Athletics at the 1988 Summer Olympics – Men's marathon

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Men's marathon
at the Games of the XXIV Olympiad
Olympic Park Stadium.jpg
Seoul Olympic Stadium (2012)
VenueJamsil Olympic Stadium, Seoul
DatesOctober 2
Competitors118 from 66 nations
Winning time2:10:59
Medalists
1st place, gold medalist(s) Gelindo Bordin
 Italy
2nd place, silver medalist(s) Douglas Wakiihuri
 Kenya
3rd place, bronze medalist(s) Hussein Ahmed Salah
 Djibouti
← 1984
1992 →

The men's marathon at the 1988 Summer Olympics in Seoul, South Korea was held on Sunday October 2, 1988. The race started at 14:30h local time. A total of 98 athletes completed the race, with Polin Belisle from Belize finishing in last position in 3'14:02. There were 118 competitors from 60 countries. Twenty of them did not finish.[1] The maximum number of athletes per nation had been set at 3 since the 1930 Olympic Congress. The event was won by Gelindo Bordin of Italy, the nation's first victory in the Olympic men's marathon and first medal in the event since 1924. Kenya (Douglas Wakiihuri's silver) and Djibouti (Hussein Ahmed Salah's bronze) each won their first Olympic men's marathon medal.

Background[edit]

This was the 21st appearance of the event, which is one of 12 athletics events to have been held at every Summer Olympics. Returning runners from the 1984 marathon included silver medalist John Treacy of Ireland, bronze medalist Charlie Spedding of Great Britain, fifth-place finisher Robert de Castella of Australia, and sixth-place finisher Juma Ikangaa of Tanzania. The favorites included de Castella, Gelindo Bordin of Italy, and rising star Hussein Ahmed Salah of Djibouti.[2] Douglas Wakiihuri of Kenya had won the 1987 world championship over Ahmed Salah and Bordin.

American Samoa, Angola, Belize, (the People's Republic of) China, Fiji, Guam, Guinea, the Maldives, Niger, Rwanda, and the Solomon Islands each made their first appearance in Olympic men's marathons. The United States made its 20th appearance, most of any nation, having missed only the boycotted 1980 Games.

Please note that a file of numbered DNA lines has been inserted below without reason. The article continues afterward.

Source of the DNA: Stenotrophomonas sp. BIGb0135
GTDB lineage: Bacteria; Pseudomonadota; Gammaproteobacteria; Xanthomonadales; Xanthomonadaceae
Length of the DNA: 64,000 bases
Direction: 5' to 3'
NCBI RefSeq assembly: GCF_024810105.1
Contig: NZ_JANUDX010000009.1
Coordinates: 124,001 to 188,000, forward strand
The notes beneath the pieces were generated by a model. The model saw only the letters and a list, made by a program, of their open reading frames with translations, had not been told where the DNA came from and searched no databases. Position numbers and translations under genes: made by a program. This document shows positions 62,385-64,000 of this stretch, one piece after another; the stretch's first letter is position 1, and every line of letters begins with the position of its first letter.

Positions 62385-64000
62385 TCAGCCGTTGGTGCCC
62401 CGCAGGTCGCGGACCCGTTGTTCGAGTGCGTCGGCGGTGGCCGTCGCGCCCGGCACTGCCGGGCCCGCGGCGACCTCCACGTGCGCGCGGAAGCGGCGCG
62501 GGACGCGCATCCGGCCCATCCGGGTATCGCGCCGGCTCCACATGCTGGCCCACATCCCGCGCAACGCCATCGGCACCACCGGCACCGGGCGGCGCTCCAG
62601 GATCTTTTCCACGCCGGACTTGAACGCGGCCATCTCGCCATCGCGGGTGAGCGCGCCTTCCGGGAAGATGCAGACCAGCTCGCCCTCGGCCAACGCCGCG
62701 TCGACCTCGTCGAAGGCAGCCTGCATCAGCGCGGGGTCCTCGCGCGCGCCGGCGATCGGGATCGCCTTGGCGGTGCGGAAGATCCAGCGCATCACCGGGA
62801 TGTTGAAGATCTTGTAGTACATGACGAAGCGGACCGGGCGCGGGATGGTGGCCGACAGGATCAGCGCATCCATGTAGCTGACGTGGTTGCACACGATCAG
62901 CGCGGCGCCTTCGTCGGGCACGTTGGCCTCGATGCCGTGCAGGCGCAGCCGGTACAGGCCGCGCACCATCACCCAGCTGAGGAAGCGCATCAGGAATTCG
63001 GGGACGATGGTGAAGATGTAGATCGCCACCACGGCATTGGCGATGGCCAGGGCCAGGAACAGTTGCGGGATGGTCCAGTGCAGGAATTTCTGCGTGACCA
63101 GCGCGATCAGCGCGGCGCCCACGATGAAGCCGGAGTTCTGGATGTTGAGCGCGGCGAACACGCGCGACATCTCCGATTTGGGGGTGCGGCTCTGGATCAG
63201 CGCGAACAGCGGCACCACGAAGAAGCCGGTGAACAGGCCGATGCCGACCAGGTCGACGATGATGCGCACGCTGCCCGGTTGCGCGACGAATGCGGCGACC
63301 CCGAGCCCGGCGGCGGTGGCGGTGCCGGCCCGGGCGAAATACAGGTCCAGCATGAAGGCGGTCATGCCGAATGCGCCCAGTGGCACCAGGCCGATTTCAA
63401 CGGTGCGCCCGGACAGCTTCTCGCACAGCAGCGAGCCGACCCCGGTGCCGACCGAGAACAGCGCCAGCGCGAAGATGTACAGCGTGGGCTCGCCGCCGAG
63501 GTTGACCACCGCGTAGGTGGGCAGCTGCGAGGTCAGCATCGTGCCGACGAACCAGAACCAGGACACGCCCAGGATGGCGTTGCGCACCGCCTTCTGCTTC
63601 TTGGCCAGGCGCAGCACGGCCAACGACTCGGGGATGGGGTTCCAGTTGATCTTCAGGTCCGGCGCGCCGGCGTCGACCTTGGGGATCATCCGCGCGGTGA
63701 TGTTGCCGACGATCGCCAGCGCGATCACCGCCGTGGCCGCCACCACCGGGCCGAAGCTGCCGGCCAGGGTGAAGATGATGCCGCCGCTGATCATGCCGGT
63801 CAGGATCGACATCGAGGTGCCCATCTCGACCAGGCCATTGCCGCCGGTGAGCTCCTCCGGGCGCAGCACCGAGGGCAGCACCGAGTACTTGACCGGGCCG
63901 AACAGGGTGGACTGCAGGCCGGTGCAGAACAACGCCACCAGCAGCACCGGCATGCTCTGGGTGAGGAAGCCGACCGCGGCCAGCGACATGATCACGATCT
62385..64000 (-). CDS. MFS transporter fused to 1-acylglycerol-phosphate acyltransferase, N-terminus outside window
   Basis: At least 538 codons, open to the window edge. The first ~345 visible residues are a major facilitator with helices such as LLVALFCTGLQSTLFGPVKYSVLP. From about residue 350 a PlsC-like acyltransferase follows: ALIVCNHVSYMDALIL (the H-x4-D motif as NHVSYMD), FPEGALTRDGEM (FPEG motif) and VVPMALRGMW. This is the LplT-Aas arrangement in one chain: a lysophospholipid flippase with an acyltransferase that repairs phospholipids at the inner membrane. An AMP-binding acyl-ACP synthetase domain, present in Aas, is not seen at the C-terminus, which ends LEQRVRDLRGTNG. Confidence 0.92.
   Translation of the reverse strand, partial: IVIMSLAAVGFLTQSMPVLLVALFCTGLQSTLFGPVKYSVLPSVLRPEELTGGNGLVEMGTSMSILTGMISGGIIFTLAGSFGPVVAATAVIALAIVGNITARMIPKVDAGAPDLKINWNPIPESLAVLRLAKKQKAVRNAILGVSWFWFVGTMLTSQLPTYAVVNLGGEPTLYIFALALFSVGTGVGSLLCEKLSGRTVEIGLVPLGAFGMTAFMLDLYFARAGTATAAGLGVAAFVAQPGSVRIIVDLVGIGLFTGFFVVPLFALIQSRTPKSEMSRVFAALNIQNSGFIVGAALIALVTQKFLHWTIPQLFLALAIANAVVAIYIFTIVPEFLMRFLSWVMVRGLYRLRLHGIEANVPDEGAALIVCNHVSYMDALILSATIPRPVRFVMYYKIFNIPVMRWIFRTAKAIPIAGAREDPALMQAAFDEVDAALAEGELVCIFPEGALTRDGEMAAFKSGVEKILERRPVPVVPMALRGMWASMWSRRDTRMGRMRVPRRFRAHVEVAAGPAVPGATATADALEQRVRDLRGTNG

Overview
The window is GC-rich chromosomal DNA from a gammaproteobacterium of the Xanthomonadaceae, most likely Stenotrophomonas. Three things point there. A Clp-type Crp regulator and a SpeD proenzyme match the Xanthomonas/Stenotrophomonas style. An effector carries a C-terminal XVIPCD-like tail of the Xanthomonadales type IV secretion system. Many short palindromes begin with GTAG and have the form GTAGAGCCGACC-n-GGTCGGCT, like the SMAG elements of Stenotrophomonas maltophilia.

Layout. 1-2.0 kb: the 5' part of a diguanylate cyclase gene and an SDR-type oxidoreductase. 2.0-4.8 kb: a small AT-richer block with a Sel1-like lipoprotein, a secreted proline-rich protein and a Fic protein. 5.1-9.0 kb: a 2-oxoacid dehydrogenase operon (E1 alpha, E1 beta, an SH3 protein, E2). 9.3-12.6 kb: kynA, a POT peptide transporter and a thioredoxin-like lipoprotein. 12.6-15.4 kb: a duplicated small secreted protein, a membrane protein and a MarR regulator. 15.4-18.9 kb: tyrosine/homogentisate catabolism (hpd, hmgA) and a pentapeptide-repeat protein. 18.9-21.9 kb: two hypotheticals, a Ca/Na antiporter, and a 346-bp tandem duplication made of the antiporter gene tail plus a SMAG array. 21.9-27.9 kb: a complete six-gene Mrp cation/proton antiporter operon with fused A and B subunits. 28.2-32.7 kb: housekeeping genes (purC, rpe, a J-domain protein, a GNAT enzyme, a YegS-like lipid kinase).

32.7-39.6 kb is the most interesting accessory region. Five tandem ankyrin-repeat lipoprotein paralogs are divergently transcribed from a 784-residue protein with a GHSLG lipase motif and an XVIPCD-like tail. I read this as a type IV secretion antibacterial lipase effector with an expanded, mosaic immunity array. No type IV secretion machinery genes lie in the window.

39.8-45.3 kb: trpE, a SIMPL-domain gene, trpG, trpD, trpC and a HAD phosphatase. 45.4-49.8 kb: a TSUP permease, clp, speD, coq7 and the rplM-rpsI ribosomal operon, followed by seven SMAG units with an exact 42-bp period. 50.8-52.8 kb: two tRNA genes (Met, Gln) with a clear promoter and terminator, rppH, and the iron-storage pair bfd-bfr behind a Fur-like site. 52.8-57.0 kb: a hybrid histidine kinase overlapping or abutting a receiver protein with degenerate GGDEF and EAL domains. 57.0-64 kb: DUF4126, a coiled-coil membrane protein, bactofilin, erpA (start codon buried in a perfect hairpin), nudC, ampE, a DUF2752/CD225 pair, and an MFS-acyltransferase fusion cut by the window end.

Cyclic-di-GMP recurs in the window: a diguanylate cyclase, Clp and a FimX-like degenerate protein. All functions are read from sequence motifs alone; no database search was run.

Gary Fanelli of the United States moved to Tafuna, American Samoa six months prior to the 1988 Summer Olympics in Seoul in order to coach and attain his Olympic eligibility for America Samoa.[3] Fanelli's time of 2:25:35, good for 51st place, is an American Samoan national record.[4]

Competition format and course[edit]

As all Olympic marathons, the competition was a single race. The marathon distance of 26 miles, 385 yards was run over an out-and-back route starting and finishing at the Olympic Stadium, running along the Han River.[2]

Records[edit]

These were the standing world and Olympic records prior to the 1988 Summer Olympics.

World record  Belayneh Densamo (ETH) 2:06:50 Rotterdam, Netherlands 17 April 1988
Olympic record  Carlos Lopes (POR) 2:09:21 Los Angeles, United States 12 August July 1984

No new world or Olympic bests were set during the competition.

Schedule[edit]

All times are Korea Standard Time adjusted for daylight savings (UTC+10)

Date Time Round
Sunday, 2 October 1988 14:35 Final

Results[edit]

Rank Athlete Nation Time
1st place, gold medalist(s) Gelindo Bordin  Italy 2:10:32
2nd place, silver medalist(s) Douglas Wakiihuri  Kenya 2:10:47
3rd place, bronze medalist(s) Hussein Ahmed Salah  Djibouti 2:10:59
4 Takeyuki Nakayama  Japan 2:11:05
5 Steve Moneghetti  Australia 2:11:49
6 Charlie Spedding  Great Britain 2:12:19
7 Juma Ikangaa  Tanzania 2:13:06
8 Robert de Castella  Australia 2:13:07
9 Toshihiko Seko  Japan 2:13:41
10 Ravil Kashapov  Soviet Union 2:13:49
11 Jesús Herrera  Mexico 2:13:58
12 John Campbell  New Zealand 2:14:08
13 Gerard Nijboer  Netherlands 2:14:40
14 Pete Pfitzinger  United States 2:14:44
15 Marti ten Kate  Netherlands 2:14:53
16 Orlando Pizzolato  Italy 2:15:20
17 Hisatoshi Shintaku  Japan 2:15:42
18 Kim Won-Tak  South Korea 2:15:44
19 Gianni Poli  Italy 2:16:07
20 Dieudonné LaMothe  Haiti 2:16:15
21 Dave Long  Great Britain 2:16:18